SeaWorld Entertainment (SEAS) is tired of seeing its brand sink all the way down to Davy Jones’ locker. SeaWorld is taking steps to address the criticism that activists have been hailing at the theme park operator since last year’s “Blackfish” documentary began to gain traction depicting the downside of having killer whales in captivity.
Bigger tanks are coming. SeaWorld is backing down from requests to have its trainers performing in the water. It’s also back to heavy promotional activity to get turnstile clicks increasing again. Will it be enough?
SeaWorld has been moving quickly to restore its image since seeing its stock lose nearly a third of its value a couple of weeks ago after posting devastating quarterly results. It’s not easy to bounce back when social media turns on you, but SeaWorld investors hope that it’s up to the task.
So Long, and Thanks for All the Fish
SeaWorld’s been making some conciliatory moves since Wall Street’s displeasure with its second quarter’s financial performance. The biggest move from a public relations standpoint is that it announced new habitats for its orcas.
Two days after seeing its stock plunge 33 percent following the unsettling quarterly report, SeaWorld announced that it was updating its tanks. Starting with SeaWorld San Diego, the killer whale environment will have its capacity nearly double to 10 million gallons of total water volume. Viewing areas will expand so park guests can enjoy Shamu and friends even when they’re not performing. A common complaint is that the current environments are too small. This may not silence the concerns entirely; many protesters argue that the killer whales need to be set free. San Diego’s new environment will open to the public in 2018. SeaWorld Orlando and SeaWorld San Antonio will follow shortly after that.
SeaWorld has also ended its legal fisticuffs. SeaWorld has been battling the Occupational Safety and Health Administration in court after regulators demanded that the park stop placing trainers in the water with the killer whales. OSHA acted after a SeaWorld Orlando trainer died during a 2010 performance. The U.S. Court of Appeals sided with OSHA last April, and SeaWorld was readying an appeal to the U.S. Supreme Court. It has decided not to expose itself to any more negative publicity by forgoing the appeal.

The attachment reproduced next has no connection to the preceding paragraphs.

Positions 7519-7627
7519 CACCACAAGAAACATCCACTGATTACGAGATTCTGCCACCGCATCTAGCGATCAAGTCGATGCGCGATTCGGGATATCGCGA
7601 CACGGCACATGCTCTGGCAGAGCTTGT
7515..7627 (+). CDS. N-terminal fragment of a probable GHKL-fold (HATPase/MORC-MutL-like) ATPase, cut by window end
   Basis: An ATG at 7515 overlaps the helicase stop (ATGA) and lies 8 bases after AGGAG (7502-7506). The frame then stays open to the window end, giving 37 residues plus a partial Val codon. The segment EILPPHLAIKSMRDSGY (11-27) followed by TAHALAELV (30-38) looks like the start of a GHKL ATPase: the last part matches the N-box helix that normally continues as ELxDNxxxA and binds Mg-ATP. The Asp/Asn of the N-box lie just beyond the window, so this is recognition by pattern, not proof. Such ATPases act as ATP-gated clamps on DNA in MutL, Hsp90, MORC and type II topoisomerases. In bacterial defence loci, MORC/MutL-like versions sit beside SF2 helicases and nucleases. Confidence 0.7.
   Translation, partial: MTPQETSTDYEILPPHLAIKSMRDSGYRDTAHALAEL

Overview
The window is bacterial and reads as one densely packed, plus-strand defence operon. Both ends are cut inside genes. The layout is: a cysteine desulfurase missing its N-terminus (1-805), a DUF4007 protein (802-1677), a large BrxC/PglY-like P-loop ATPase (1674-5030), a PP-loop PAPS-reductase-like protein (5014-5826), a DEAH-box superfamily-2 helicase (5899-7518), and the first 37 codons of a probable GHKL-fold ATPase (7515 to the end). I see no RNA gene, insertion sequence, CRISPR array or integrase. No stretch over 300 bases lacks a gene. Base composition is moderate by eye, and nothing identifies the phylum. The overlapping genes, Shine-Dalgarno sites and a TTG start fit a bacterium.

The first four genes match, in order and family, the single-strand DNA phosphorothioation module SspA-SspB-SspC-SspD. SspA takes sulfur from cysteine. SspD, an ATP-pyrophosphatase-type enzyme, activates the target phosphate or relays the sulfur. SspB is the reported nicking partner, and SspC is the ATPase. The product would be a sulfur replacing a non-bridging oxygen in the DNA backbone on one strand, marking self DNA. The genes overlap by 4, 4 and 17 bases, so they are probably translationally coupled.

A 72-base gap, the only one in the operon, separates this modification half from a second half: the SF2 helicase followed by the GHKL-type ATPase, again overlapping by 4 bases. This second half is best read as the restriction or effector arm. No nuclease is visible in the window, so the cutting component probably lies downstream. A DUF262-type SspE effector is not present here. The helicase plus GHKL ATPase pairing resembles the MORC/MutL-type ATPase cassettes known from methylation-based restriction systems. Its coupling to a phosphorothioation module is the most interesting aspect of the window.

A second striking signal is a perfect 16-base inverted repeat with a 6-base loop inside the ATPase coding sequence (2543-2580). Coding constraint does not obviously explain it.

Doubling the size of its tanks and keeping trainers out of the water would seem to address the two biggest concerns raised in “Blackfish,” but it remains to be seen if that will be enough to silence the social media venom and the occasional picketers at its marine life attractions.
SeaWorld doesn’t have much of a choice. Many consumers have turned on the company. At a time when most theme park operators are thriving in an economy that’s taking baby steps toward prosperity, we’re seeing SeaWorld still retreating.
Attendance declined 4.1 percent across its family of parks last year, and it’s off by another 4.3 percent through the first half of the year. Things aren’t likely to get better anytime soon. SeaWorld’s updated guidance is now calling for revenue to decline by as much as 7 percent for all of 2014. Most of the national and regional amusement parks have experienced an uptick in traffic.
Bad things happen when guests stay away. SeaWorld’s earnings have fallen short in back-to-back quarters, and the operator’s refreshed outlook calls for profitability to suffer an even sharper decline.
Swimming Against the Current
At least one analyst believes that SeaWorld is bottoming out here. FBR upgraded SeaWorld’s stock a week after its report. With the stock hitting an all-time low in the high teens, it wasn’t an outlandish call if one truly believes that the brand can bounce back. FBR sees the world’s obsession with animals and zoos eventually coming around to accepting SeaWorld back into the fold.
SeaWorld isn’t taking any chances. For the first time since going public at $27 early last year, attendance growth outperformed revenue growth. Revenue per capita took a surprising dip in SeaWorld’s latest quarter, suggesting that the company is getting more generous in offering deals and discounts.
The promotional activity didn’t end there. A few days after its stock’s meltdown, SeaWorld offered its Fun Card — passes that are good for unlimited visits through the end of the calendar year — as a “buy one, get one free” promotion during that weekend. Discounts and partly conceding to activists aren’t ways that companies prefer to succeed, but SeaWorld’s exhausted most of the other alternatives.
Motley Fool contributor Rick Munarriz has no position in any stocks mentioned. He’s a seasonal resident of Central Florida, living in Celebration — near SeaWorld Orlando — when he’s not in Miami. The Motley Fool has no position in any of the stocks mentioned. Try any of our newsletter services free for 30 days.